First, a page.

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3rd Annual Flats and Handwashing Challenge Day 4: How’s the Handwashing?

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flatschallenge2013buttonOn the fourth day of the Flats and Handwashing Challenge the topic I and the other bloggers linking up will be discussing is an important one- the handwashing part.

I think out of this entire event the handwashing is what people find the most terrifying and most curious.  Why, WHY would anyone do something so crazy and what is it like?  Is it hard?  Is it gross?

This is my third year participating in this event and I’ve handwashed my diapers on various other occasions when traveling.  Each time I learn more about what works best when handwashing my diapers, pick up tips from others involved, and realize that handwashing is not easy but it is possible.  I have a how-to handwash video using the camp-style washer from the first year as well: How to Handwash Cloth Diapers.

For starters I’ll explain my wash routine:


I store the dirty diapers in the bucket I plan to wash in.  When it is time to wash I fill the bucket with cold water and do a pre-rinse that includes a couple of minutes of agitation with the plunger or breathing washer.


I drain the water, and usually dump all the contents into the bathtub.

This is when I make sure all of my flats are unfolded, and if not, I unfold them and put them back in the bucket.

Next I fill the bucket with hot water and add a few drops of my detergent.  I had a sample of Vaska so that is what I have used this week (but any free/clear detergent will work).


I agitate using the breathing washer for a few minutes.  I never time it but I usually go longer than what I think is good just to be safe because often I think I have been agitating forever and I look and it’s only been 2 minutes.

I dump out the water and diapers, rinse each diaper in the cold water coming from the faucet, then put it back in the bucket and fill it once again with cold water.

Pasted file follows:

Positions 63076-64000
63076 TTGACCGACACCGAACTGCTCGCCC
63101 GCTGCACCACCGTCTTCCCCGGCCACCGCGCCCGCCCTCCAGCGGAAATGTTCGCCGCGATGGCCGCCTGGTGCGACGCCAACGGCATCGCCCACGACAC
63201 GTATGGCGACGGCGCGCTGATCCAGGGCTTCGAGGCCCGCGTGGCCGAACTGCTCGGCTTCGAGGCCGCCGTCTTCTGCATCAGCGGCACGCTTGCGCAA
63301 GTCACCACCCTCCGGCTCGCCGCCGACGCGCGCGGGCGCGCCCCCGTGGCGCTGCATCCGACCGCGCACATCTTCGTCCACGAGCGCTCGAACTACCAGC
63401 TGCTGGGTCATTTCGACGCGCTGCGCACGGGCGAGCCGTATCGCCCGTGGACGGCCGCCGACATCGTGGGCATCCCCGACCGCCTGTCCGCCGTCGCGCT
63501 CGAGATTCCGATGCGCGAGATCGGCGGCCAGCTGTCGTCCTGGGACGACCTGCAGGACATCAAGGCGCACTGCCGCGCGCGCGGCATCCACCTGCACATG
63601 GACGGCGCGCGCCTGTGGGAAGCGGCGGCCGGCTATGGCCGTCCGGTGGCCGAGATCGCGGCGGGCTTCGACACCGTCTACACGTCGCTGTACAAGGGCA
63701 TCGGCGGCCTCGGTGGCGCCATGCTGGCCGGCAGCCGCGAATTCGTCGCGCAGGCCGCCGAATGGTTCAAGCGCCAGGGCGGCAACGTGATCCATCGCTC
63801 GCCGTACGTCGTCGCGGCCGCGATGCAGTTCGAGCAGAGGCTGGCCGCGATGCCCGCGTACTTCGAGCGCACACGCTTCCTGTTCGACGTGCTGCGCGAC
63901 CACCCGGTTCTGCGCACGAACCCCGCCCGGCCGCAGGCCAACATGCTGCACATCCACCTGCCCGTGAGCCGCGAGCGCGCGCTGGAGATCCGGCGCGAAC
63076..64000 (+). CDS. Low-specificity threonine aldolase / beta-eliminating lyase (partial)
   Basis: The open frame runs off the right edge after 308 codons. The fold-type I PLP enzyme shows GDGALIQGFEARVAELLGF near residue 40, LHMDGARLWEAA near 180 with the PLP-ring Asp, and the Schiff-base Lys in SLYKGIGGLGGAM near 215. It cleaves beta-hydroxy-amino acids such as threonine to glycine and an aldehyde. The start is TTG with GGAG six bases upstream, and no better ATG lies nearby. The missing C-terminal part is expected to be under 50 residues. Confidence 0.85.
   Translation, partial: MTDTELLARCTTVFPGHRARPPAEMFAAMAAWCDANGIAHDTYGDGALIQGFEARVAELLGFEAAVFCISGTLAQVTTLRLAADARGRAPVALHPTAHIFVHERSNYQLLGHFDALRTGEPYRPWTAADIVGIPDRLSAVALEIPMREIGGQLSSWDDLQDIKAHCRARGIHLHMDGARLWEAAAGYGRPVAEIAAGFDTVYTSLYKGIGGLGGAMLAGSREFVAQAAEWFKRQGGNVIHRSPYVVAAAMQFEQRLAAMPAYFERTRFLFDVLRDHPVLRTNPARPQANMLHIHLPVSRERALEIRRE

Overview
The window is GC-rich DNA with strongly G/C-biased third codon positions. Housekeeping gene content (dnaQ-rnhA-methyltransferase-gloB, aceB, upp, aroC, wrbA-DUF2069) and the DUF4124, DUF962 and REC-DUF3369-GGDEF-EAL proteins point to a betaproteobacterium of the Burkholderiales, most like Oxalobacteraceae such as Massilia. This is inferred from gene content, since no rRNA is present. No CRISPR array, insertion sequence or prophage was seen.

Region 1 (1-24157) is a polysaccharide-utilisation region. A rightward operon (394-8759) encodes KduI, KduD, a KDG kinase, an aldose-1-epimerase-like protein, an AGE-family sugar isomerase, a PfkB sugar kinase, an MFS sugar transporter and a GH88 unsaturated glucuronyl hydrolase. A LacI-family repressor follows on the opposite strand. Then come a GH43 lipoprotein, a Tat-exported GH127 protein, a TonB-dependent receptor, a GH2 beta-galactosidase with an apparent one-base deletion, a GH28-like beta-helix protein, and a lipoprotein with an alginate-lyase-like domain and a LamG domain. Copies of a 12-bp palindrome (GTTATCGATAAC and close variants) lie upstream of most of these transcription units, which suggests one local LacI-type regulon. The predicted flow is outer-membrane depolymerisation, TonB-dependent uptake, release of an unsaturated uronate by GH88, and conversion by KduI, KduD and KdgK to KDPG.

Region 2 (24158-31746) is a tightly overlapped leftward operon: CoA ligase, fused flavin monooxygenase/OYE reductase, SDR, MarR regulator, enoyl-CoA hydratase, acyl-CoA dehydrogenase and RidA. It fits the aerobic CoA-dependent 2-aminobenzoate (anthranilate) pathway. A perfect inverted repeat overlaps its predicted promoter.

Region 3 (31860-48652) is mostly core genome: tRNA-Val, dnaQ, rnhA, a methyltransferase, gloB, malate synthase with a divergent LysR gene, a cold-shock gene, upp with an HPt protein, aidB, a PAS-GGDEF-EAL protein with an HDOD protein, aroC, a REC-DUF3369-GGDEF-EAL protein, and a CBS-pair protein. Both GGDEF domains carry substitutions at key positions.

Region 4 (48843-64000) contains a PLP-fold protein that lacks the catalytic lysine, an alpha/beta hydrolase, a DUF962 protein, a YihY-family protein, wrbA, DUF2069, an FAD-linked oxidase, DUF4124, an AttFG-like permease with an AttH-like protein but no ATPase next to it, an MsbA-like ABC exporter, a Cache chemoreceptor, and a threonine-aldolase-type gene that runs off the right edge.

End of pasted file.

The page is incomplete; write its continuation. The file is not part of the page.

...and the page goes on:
Agitate with the washer again.  If I see too many bubbles from soap (not bubbles from the agitation) I pour the water out a little, add more, and agitate more.

Next each diaper is hand wrung and the covers are rolled in a dry towel to help them dry faster.


I dry them on an Ikea drying rack outside when I can, or inside if not.


The entire process takes about 30 minutes.  (28 if I look at the exif data on my camera!)  

Drying the diapers is something that is totally subjective to where you live and how you hang them.  It took several hours for mine to dry due to the humidity and the fact that I didn’t wring them out super well.  Today’s batch dried faster inside and I wrung them out bone dry, as good as I could by hand.  My trick to soften air dried flats is pictured below, but basically you twist and beat the diapers quickly and they soften up completely!

Soften line dried diapers by hand

I’ll be honest and say that I never look forward to washing the diapers.  I never look forward to my normal diaper laundry either.  It truly isn’t that hard and it isn’t too time consuming but even at only 30 minutes a day it can be a chore for anyone coming home from a full day of work.  Even though I never look forward to it I always get it done and though I dread it I find, while washing, that it isn’t that bad.  That is generally how I feel about all of my chores around the house and even my work online.  I’m a procrastinator and always make things seem worse in my head but when I finally get off my butt and do it I wonder why I made such a big deal of it?

I think just having someone try it and see that the results- clean diapers for very little cost and not a huge amount of effort- could get more people to consider this method.  There aren’t places to try a bucket washer so having educational videos and articles on the Internet is one step in that effort.  More hands on the ground helping in crisis centers, food banks, and diaper banks are other ways to get this information to families who would consider it and who would benefit from it most.  As for the gross part… well I’ve been lucky this week since my son’s stools were completely solid.  I’ve washed a variety of poop out of flats in the other years I’ve done this and it isn’t pleasant but if you have a diaper sprayer, or use the shower head to rinse the poop into the toilet first it is very easy and not as gross as one might think.